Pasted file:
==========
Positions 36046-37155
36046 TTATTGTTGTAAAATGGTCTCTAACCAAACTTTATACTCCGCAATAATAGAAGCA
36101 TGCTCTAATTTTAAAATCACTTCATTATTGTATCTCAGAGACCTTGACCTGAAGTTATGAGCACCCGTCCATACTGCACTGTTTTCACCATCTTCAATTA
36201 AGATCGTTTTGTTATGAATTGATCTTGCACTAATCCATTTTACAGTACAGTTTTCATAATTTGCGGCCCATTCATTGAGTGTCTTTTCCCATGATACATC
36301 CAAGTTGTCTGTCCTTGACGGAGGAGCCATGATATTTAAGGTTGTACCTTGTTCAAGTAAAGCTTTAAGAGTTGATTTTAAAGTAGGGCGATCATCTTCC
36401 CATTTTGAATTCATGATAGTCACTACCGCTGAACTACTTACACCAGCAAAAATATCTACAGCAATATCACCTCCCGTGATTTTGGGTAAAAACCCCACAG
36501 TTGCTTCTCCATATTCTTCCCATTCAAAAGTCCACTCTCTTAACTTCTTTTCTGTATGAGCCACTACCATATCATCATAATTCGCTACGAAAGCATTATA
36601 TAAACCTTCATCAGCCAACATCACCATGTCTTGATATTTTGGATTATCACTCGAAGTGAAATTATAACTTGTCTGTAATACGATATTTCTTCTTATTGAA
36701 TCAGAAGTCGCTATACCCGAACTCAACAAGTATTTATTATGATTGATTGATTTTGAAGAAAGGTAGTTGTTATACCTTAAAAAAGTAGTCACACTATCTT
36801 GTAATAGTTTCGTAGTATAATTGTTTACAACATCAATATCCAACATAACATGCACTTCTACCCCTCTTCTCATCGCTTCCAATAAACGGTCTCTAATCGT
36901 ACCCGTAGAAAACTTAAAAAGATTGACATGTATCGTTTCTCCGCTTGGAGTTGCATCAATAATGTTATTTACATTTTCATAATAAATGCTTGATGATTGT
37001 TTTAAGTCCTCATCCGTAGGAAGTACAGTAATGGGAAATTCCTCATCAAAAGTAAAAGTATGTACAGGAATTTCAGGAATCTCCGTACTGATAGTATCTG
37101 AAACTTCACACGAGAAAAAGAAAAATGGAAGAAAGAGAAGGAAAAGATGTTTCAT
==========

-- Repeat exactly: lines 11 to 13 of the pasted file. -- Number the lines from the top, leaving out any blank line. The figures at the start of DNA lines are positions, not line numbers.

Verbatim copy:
36901 ACCCGTAGAAAACTTAAAAAGATTGACATGTATCGTTTCTCCGCTTGGAGTTGCATCAATAATGTTATTTACATTTTCATAATAAATGCTTGATGATTGT
37001 TTTAAGTCCTCATCCGTAGGAAGTACAGTAATGGGAAATTCCTCATCAAAAGTAAAAGTATGTACAGGAATTTCAGGAATCTCCGTACTGATAGTATCTG
37101 AAACTTCACACGAGAAAAAGAAAAATGGAAGAAAGAGAAGGAAAAGATGTTTCAT